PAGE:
In past days, the Australian National Football Council (ANFC) the peak body for the game in Australia, since absorbed by the AFL, conducted regular interstate carnivals where states played against other states in a round robin situation. Since WWII, because of the obvious disparity in standard, these carnivals were comprised of two divisions. They do not hold these type of events any more.
In 1947 Hobart hosted the first carnival following the war, the overall attendance and gate was marginally larger than the 1924 carnival, also held at Hobart (see image).
Carnivals of this nature are a testing time for players. The 1947 event was conducted over 10 days (including rest days) which is a fair commitment for all the players and officials who also at that time had to hold down a job, so it meant taking holidays.
New South Wales played four games:
- defeated Canberra (as the nation’s capital team was then known, now ACT) 18-22 (130) to 7-8 (50)
- lost to Tasmania in what was described as a fantastic match 16-10 (106) to 13-18 (96)
- lost to South Australia 17-9 (111) to 5-10 (40)
- defeated Queensland 14-16 (100) to 5-12 (42)
The major issue of the carnival was the weather. Before their third game against South Australia officials seriously considered cancelling the game. The North Hobart Oval was described as a “mud pie – again” and “atrocious” by a number of newspapers. It was so bad that the umpire could not bounce the ball and for the division 1 games officials decided to use a new ball each quarter however the poor old division 2 matches could only get a new ball at half time in their games!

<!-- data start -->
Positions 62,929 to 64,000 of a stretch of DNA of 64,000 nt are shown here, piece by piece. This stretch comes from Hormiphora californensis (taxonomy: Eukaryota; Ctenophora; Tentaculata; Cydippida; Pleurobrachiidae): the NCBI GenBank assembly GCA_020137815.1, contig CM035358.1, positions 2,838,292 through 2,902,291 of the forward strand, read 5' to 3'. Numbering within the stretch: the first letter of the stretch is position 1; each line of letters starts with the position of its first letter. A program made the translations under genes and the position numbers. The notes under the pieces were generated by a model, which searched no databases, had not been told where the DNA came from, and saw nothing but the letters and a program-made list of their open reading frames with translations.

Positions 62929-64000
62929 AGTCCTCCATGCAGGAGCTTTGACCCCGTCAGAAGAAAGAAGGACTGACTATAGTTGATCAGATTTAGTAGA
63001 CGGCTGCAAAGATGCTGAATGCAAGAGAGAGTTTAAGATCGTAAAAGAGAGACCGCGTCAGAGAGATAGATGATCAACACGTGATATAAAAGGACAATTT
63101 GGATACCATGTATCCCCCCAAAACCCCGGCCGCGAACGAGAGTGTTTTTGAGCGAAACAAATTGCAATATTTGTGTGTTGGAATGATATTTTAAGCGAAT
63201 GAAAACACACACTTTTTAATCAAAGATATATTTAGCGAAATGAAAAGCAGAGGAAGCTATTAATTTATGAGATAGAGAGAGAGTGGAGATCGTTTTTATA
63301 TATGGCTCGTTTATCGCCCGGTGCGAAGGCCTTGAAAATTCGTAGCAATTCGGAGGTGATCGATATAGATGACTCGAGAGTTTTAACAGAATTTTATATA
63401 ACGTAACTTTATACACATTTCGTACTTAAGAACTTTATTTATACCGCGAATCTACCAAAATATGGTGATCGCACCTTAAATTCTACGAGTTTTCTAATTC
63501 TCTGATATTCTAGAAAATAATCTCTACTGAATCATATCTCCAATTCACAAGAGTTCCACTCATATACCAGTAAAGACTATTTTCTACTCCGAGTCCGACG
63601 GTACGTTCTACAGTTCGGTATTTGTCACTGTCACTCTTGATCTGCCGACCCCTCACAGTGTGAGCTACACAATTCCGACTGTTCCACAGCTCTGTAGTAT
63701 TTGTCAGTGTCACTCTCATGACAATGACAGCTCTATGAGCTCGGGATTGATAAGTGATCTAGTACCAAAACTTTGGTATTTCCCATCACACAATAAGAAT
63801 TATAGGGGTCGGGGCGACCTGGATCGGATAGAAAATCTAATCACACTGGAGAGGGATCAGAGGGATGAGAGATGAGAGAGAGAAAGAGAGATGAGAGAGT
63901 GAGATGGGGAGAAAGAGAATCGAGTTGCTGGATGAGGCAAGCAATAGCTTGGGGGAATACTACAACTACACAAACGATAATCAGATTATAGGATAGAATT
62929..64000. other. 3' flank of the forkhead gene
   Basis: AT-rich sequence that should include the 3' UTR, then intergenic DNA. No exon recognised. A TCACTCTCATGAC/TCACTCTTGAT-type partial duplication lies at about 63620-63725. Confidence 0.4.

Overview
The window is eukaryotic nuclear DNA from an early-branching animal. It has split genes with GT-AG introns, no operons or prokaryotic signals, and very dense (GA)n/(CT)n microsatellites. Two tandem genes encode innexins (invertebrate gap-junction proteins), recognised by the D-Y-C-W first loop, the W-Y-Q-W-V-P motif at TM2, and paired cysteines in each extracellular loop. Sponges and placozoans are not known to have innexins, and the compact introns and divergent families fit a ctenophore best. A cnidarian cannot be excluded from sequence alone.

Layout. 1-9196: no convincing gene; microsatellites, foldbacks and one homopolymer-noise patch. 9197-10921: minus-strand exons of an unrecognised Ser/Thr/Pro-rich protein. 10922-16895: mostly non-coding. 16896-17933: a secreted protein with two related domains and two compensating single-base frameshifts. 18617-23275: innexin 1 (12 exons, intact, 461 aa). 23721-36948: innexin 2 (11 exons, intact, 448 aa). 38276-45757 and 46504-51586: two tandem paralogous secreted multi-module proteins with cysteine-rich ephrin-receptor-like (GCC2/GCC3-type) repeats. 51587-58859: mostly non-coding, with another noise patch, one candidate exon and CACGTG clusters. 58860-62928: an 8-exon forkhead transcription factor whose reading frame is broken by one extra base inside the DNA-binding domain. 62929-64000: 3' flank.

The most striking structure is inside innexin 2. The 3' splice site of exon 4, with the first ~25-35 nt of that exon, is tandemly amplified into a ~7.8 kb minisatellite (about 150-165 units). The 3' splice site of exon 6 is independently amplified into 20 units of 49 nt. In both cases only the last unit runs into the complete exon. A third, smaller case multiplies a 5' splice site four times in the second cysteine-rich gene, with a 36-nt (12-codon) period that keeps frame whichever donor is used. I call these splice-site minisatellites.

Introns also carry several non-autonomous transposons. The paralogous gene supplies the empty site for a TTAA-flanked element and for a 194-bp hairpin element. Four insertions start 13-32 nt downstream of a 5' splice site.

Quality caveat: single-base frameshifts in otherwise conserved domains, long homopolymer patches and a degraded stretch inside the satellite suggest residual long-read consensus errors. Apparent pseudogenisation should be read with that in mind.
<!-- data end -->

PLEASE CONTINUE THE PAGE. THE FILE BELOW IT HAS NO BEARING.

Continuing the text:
The other problem for New South Wales, in particular, was the growing injury list. By the last game they had ten injured players and under normal circumstances these men would not have played but the team had no replacements.
It was so bad that an application was made to the authorities to allow the NSW coach, 38 year old Frank Dixon to play. Initially the request was granted along with permission for an Eastern Suburbs player, Jack Nicholls, a visitor to the carnival but subsequently permission was withdrawn because other teams did not have the same luxury. Dixon who had successfully captained and coached the South Sydney Club before the war had not played since his return to Australia following a severe wound received at El Alemein in North Africa during WWII.
These were the days before interchange and NSW took the field with the bare eighteeen players along with Newtown’s injured Frank Larkin standing by, hoping not to play as 19th man. And that was their complement for the match. Queensland, by the way, had similar problems.
NSW won the game easily however Larkin had to take the field late in the last quarter as a replacement for another injured player. When the game finished, Larkin was the only player standing with a clean, sky blue jumper. In an act of frivolity his team mates rushed to Larkin and rolled him in the mud so he finished up in the same fashion as themselves.
In the evening the North Hobart Club organised a ball for the wounded NSW team.
You can check out the games on our site here.